Thursday, June 4, 2015

Word of the day: emeritus

When I was a college student, I would occasionally notice the word emeritus next to a faculty name in the course catalogue. I thought it meant “really old but somehow, God knows how, still teaching,” or something like that. I didn’t know what it meant. Here is a definition, from what might be called a dictionary emeritus, Webster’s New International Dictionary, second edition:

adj . [L., past past. of emerere , emereri , to obtain by service, serve out one’s term, fr. e out + merere , mermeri , to merit, earn, serve. See MERIT.] Retired from office or active duty on account of age, infirmity, or long and faithful service, and honored with a nonofficial position and title corresponding to those held in active service; — esp. of a clergyman or college professor.
Yes, merit, and all that. But I like the awkward overtone of penal life in “serve out one’s term.” A professor emeritus has done the time.

A phone call yesterday prompted me to write this post: a friend called, and Elaine asked if she would like to speak to the professor emeritus. Who? Me! I mean I .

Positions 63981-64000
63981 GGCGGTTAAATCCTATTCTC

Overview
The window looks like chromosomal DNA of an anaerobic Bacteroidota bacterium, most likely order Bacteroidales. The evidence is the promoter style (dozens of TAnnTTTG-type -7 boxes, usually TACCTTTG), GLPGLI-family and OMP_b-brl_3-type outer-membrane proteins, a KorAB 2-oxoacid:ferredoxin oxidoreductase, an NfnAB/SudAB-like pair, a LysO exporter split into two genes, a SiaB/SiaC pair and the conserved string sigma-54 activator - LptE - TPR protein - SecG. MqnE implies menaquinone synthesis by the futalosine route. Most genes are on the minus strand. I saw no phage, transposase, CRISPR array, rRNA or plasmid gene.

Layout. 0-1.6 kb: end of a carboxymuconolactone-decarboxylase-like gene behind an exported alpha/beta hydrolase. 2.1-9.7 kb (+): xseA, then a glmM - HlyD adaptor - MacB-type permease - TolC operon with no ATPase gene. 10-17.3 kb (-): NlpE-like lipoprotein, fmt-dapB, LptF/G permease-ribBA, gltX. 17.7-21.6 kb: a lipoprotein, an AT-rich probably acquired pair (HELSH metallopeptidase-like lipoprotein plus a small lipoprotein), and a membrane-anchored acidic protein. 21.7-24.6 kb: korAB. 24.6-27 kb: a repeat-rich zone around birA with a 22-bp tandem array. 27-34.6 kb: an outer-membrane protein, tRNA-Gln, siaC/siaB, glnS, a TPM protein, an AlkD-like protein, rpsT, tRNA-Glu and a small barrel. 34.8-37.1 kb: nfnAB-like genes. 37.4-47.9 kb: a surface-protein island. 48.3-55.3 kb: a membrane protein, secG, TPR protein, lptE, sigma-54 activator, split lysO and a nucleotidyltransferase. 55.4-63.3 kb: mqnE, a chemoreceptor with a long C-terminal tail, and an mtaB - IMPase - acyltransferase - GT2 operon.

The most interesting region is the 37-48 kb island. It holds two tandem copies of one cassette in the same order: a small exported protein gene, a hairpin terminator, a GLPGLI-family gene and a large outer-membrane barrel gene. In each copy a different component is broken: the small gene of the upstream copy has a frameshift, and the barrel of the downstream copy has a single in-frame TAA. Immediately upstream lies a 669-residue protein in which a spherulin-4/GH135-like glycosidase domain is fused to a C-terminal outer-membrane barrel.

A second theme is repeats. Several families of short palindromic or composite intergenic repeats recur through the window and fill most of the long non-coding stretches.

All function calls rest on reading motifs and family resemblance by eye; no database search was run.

comments: 6

Geo-B said...

I ran into a professor whose retirement was written up in the paper. A neighbor told her, I'm sorry to hear about the emeritis.

Chris said...

In other words, "put out to pasture."

Michael Leddy said...

The heartbreak of emeritis. :)

The pasture is a lovely place to be. So much space. :)

I enjoyed teaching right through to my last classes. I could have gone in for any number of years, but I wanted to stop while it was still fun. Now I get to read Moby-Dick.

Anonymous said...

Given this blog's penchant for word play at times, might I suggest a new entrant to the carousal carousel of word-a-laciousness?

If there is an emeritus, would not some have earned a similar title? Ameritus?

Daughter Number Three said...

Congratulations, and welcome to the roomy pasture!

Michael Leddy said...

Ameritus the Beautiful?

And thank you, DN3.